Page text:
In my limited experience doing research for this blog, I have found it challenging to settle on a ‘truth’ about events. Some are small events, like when Cutie the cat leapt out of the car window. My family agrees that it happened, but not how or why. In a more serious example, when I researched the murder of my paternal grandfather’s family in Poland by the Nazis, the specifics were hard to get a handle on. The fact of their death was indisputable, but where and how many were killed, was hard to establish. It opened my eyes to the difficulty of uncovering history and how it gets reported.
Another question is: who or what is being written about? What resources were available to reconstruct events? Could my blog constitute ‘history?’ Many of my essays are memoir, recounting experiences from 50 or more years ago, or incidents from last week. Diaries and letters are great but need context and corroboration. I don’t imagine that Donald Trump keeps a diary or writes letters, but if he did, he would hardly be a reliable source. What will history have to say about him?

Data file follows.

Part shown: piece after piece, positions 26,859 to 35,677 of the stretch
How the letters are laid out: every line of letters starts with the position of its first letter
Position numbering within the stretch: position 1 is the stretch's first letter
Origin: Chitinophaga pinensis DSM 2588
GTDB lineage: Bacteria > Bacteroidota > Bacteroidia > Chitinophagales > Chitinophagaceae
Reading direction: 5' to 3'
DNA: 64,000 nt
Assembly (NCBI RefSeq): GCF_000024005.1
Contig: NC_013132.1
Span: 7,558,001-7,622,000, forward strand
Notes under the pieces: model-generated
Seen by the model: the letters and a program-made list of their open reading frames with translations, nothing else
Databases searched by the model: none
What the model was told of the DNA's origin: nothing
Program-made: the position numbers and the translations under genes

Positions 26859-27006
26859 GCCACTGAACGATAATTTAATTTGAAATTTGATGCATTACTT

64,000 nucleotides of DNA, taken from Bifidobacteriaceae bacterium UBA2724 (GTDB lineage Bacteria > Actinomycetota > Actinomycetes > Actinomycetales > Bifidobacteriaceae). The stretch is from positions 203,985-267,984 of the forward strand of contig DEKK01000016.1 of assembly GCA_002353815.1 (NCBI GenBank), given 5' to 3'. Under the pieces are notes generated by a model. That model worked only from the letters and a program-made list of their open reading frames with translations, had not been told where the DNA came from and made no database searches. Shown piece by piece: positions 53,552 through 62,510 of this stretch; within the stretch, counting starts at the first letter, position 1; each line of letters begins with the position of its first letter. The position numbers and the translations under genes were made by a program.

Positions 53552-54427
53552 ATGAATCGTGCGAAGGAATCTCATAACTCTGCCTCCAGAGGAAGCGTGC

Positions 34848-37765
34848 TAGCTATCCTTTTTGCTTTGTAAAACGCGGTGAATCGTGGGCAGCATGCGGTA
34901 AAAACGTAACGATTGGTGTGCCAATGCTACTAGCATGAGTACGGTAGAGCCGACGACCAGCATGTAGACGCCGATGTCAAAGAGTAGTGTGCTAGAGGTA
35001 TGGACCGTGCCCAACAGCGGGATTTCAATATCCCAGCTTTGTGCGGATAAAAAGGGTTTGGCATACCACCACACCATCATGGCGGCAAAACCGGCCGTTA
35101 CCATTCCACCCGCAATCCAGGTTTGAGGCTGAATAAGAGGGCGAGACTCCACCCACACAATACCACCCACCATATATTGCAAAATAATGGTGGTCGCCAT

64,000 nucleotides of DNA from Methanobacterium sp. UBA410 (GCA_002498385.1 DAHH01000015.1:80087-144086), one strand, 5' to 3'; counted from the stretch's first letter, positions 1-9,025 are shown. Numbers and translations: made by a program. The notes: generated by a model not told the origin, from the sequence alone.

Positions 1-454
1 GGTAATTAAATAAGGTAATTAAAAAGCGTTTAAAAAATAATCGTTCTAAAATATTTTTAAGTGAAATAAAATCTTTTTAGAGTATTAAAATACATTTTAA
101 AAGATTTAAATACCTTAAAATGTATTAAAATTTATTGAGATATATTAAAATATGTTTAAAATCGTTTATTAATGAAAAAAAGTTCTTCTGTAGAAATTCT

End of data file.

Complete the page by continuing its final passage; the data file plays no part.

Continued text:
You may be wondering, where am I going with this? I think these questions are central to what we are going through as a country today. We are coming to grips with a fuller picture of our history. We are raising questions about the lessons we were taught. Some feel threatened by that questioning.
We are also addressing the role of monuments and museums in the telling of that history. We are recognizing that our understanding of history evolves and then what do we do with those monuments and museums? Some might argue that our history is being rewritten and resent it because it feels like sand is shifting beneath our feet. But it is always being rewritten – there continues to be scholarship about the fall of the Roman Empire. It is right that it is rewritten and rewritten again. No doubt it can be unsettling, but it is necessary for our growth.
This doesn’t mean that I don’t believe in history, or that we should cast aside all that we learned. But, I do think, like with most things, we need to read critically, ask questions and be open to new interpretations.
I come back to a quote from Maya Angelou, “Do the best you can until you know better. Then when you know better, do better.” I think that applies to where we are now. I think we all need to be on a quest in our lives to know better, so we can do better.